Conscious Cooking invites you to explore how food not only sustains us physically, but also nourishes us spiritually.
The Latin roots of the word companion are: com – ‘together with’ + panis ‘bread,’ literally meaning that to share food itself is an act of community. In the tradition of Bhakti, one of the ways to express love for one another is to give and receive prasadam, food that is first offered with devotion and gratitude to the Supreme. Doyal has been devoted to the tradition of Bhakti for over 12 years, most of which he lived as monk with a main service of cooking daily for the community and heading up major festival feasts.
>>> Classes Include:
– Two hours of hands on cooking in our private kitchen and dining space + shared meal afterwards of what we cook
– Lessons and discussion about the importance of mindfulness in our diet and how we approach food
– Guidance and instruction from Doyal Gauranga
– Hands-on cooking lesson with lots of opportunity for participation
– Open questions welcome
– Printed recipe handouts
>>> Here’s what you’ll learn:
Personal Attunement: You are What You Eat – old adage, but carries tangible truth. As we learn more about how consciousness follows matter, that statement becomes truer than we probably ever realized. Everything from our moods and attitudes to our energy levels and physical state is intricately linked to our daily diet.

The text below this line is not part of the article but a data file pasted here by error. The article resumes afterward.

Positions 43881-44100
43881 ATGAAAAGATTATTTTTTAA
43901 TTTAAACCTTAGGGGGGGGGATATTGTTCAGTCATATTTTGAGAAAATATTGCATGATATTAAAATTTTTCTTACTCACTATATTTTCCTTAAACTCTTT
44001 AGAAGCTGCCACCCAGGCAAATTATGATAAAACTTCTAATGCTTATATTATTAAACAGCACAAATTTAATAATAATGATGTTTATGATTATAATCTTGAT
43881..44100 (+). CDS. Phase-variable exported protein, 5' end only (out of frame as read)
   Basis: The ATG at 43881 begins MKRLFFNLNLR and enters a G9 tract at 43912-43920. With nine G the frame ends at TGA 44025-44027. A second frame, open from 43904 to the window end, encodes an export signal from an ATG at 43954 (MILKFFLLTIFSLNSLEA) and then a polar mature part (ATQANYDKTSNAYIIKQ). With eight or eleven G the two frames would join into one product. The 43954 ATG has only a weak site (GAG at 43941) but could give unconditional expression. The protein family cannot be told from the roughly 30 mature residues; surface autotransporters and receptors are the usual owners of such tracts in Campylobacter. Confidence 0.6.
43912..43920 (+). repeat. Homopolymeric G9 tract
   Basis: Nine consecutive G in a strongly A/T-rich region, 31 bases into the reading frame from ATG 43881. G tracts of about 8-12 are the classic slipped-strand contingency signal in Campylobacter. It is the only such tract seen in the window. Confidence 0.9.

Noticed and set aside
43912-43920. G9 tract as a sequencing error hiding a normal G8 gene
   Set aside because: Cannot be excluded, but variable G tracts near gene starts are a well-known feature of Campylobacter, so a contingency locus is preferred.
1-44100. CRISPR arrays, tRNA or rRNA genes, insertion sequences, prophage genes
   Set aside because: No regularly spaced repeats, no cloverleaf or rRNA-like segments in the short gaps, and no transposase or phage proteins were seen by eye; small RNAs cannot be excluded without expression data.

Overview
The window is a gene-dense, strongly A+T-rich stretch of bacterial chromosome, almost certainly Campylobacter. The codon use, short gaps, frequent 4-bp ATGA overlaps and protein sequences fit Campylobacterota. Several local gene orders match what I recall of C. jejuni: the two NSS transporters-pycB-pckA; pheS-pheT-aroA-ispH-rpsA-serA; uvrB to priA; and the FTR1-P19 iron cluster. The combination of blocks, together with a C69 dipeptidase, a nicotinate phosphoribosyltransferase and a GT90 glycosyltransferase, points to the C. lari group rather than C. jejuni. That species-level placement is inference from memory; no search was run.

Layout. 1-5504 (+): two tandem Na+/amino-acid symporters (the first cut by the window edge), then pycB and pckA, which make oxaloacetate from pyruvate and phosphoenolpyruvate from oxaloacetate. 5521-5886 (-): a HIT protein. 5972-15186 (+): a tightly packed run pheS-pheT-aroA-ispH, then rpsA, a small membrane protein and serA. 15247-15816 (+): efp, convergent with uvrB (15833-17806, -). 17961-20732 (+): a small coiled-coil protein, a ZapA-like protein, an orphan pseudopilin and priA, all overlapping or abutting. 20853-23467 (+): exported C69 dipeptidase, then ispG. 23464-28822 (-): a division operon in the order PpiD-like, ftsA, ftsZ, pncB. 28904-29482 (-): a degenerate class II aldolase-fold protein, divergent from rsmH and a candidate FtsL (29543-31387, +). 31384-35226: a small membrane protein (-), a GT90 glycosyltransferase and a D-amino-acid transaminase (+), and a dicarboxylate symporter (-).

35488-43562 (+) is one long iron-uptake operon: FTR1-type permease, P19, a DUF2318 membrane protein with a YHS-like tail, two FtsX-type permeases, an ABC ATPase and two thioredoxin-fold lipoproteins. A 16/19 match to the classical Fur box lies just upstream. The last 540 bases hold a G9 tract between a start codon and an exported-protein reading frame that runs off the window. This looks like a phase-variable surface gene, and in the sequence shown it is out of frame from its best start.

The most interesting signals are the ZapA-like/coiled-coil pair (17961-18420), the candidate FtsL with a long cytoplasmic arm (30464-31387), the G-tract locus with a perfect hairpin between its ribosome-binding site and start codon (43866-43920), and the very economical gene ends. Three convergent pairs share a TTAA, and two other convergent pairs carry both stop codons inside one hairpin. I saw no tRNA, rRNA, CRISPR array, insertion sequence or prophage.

Community in Culture: Life flows from our relationships – As we all share the same need for food and nutrition, we also share the same needs for purpose and community. In cultures all over the world, the most meaningful exchanges and relationships are cultivated through community. Cooking and eating together is often the stage for this profound sense of connection.
Spiritual Connection: Conscious Cooking and Mindful Eating –at a root level, all of our actions are made with some sort of intention. Yoga is meant to link our true self with the Divine with a conscious intention behind everything we do. When we transform a habituated activity such as cooking and eating into a offering of devotion, we are not only connected with our source, but nourished deeply in body, mind and spirit.